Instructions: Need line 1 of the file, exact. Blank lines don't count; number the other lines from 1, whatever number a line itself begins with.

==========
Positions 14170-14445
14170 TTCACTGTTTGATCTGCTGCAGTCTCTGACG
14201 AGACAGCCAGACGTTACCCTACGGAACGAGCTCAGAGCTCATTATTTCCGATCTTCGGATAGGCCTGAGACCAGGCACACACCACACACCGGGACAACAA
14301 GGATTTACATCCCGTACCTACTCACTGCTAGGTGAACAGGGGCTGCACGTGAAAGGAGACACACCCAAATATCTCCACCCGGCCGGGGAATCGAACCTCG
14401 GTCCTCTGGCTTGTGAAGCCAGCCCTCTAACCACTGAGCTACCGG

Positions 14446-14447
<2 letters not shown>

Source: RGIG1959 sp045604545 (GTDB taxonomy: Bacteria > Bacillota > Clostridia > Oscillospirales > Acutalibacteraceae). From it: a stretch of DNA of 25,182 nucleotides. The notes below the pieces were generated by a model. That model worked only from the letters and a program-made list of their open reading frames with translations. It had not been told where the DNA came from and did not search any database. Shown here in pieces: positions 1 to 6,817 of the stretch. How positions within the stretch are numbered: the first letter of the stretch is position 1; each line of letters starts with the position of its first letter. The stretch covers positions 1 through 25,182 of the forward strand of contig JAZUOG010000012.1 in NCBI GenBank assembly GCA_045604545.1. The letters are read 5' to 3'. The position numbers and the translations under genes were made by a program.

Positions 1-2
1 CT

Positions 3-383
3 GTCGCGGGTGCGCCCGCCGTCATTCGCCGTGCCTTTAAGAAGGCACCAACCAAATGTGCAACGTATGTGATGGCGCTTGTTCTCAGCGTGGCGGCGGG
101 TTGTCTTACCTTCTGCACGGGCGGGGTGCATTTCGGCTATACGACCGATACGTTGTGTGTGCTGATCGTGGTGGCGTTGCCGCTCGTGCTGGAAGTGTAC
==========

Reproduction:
Positions 14170-14445